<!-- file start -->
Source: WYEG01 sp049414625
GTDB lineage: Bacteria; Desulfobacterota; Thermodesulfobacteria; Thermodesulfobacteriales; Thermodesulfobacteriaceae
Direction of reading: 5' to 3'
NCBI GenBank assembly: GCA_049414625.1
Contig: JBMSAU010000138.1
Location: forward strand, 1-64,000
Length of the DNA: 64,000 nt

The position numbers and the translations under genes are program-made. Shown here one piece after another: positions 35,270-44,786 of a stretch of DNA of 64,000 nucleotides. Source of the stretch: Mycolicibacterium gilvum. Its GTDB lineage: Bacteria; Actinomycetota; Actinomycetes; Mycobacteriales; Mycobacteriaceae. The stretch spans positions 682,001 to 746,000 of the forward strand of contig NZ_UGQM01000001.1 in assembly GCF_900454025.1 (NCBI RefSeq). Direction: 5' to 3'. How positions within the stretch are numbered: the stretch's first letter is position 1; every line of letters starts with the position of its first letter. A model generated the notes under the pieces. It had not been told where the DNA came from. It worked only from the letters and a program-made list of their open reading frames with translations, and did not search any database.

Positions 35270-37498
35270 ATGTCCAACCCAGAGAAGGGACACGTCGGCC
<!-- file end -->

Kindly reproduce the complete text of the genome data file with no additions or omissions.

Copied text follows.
Source: WYEG01 sp049414625
GTDB lineage: Bacteria; Desulfobacterota; Thermodesulfobacteria; Thermodesulfobacteriales; Thermodesulfobacteriaceae
Direction of reading: 5' to 3'
NCBI GenBank assembly: GCA_049414625.1
Contig: JBMSAU010000138.1
Location: forward strand, 1-64,000
Length of the DNA: 64,000 nt

The position numbers and the translations under genes are program-made. Shown here one piece after another: positions 35,270-44,786 of a stretch of DNA of 64,000 nucleotides. Source of the stretch: Mycolicibacterium gilvum. Its GTDB lineage: Bacteria; Actinomycetota; Actinomycetes; Mycobacteriales; Mycobacteriaceae. The stretch spans positions 682,001 to 746,000 of the forward strand of contig NZ_UGQM01000001.1 in assembly GCF_900454025.1 (NCBI RefSeq). Direction: 5' to 3'. How positions within the stretch are numbered: the stretch's first letter is position 1; every line of letters starts with the position of its first letter. A model generated the notes under the pieces. It had not been told where the DNA came from. It worked only from the letters and a program-made list of their open reading frames with translations, and did not search any database.

Positions 35270-37498
35270 ATGTCCAACCCAGAGAAGGGACACGTCGGCC